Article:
DETROIT (AP) — A judge was ordered Wednesday to take another look at the case of a Detroit-area man who was told he could go home after more than 20 years in custody for murder and drug crimes.

U.S. District Judge Arthur Tarnow made mistakes when handling John Bass’ request for compassionate release and must reconsider the risk of getting COVID-19 in prison now that vaccines are available, a federal appeals court said.

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In 2003, Bass was convicted of violent crimes and was a candidate for the federal death penalty. A jury instead chose a life sentence.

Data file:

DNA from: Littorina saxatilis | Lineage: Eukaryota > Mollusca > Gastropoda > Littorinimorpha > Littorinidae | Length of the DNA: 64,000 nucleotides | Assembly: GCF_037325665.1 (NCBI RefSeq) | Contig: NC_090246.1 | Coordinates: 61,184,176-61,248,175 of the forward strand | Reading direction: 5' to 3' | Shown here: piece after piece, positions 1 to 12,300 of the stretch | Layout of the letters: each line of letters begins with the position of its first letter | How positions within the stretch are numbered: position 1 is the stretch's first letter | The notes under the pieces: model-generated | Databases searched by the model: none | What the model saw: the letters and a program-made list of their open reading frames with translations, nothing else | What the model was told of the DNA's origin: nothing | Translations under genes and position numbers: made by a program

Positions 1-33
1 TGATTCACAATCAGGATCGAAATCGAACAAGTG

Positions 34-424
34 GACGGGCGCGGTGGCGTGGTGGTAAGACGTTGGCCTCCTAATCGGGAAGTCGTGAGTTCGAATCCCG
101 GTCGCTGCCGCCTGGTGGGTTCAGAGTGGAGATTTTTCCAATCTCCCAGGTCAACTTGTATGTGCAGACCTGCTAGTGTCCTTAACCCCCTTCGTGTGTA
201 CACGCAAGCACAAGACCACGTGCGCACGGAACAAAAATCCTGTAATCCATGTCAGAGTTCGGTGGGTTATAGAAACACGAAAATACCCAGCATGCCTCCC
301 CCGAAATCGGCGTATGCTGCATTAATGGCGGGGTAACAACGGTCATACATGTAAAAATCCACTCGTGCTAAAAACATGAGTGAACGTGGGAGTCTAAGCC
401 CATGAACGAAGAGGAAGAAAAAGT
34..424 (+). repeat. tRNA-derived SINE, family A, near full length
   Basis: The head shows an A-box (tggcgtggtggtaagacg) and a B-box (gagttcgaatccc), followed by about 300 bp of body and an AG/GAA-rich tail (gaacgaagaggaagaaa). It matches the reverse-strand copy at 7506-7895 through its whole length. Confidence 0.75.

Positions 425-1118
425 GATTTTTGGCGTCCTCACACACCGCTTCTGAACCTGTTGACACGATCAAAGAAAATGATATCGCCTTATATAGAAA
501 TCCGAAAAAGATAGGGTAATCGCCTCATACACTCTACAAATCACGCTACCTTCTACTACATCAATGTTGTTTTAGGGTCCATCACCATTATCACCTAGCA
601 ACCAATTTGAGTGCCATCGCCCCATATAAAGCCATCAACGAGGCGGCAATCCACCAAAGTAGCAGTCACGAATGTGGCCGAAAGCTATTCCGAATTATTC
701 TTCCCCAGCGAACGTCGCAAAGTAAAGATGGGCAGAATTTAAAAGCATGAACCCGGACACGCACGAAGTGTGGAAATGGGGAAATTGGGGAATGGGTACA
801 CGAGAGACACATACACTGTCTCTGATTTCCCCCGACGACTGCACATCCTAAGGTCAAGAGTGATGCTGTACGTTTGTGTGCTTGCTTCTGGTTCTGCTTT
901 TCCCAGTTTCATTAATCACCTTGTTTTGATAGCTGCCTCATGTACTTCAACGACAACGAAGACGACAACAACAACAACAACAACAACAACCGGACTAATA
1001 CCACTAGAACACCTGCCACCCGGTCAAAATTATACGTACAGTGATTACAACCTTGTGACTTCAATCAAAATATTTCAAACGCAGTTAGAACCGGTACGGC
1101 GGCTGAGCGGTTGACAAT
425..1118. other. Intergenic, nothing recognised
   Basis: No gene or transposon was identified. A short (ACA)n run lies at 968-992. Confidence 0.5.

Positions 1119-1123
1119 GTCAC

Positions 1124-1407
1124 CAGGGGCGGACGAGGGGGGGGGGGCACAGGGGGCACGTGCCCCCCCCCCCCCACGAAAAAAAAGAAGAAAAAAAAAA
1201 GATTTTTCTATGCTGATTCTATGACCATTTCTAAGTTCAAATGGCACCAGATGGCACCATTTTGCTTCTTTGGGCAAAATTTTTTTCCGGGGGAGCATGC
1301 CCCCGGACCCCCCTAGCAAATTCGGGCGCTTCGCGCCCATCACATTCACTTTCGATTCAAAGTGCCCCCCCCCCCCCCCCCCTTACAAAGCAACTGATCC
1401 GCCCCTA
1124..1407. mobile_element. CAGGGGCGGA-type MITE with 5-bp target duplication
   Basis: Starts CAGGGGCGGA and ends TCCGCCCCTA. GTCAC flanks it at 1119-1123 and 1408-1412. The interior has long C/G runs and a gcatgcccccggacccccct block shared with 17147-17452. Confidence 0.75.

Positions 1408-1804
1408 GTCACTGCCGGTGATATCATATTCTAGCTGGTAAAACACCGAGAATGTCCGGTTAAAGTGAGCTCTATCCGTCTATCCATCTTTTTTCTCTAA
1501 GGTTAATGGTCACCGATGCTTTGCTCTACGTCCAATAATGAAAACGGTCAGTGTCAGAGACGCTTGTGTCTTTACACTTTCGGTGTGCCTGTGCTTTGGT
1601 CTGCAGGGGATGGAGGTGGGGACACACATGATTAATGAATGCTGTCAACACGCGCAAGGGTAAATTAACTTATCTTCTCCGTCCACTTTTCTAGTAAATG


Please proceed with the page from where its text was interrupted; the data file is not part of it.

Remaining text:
Tarnow acknowledged Bass’ “horrific” crimes but ordered his release in January, saying he deserved a “well-earned second chance” after getting an education in prison and becoming a certified life coach. The release was subsequently halted by the appeals court while the government’s appeal could be heard.

Tarnow said Bass weighs more than 300 pounds and has hypertension, conditions that posed a risk if he got COVID-19 at a federal prison in McKean County, Pennsylvania.

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But much has changed at McKean, according to the appeals court, which noted that 83% of prisoners were fully immunized by this week.

Tarnow “also gave little weight to the concern that Bass’ release might endanger the public,” the appeals court said in a 2-1 decision.

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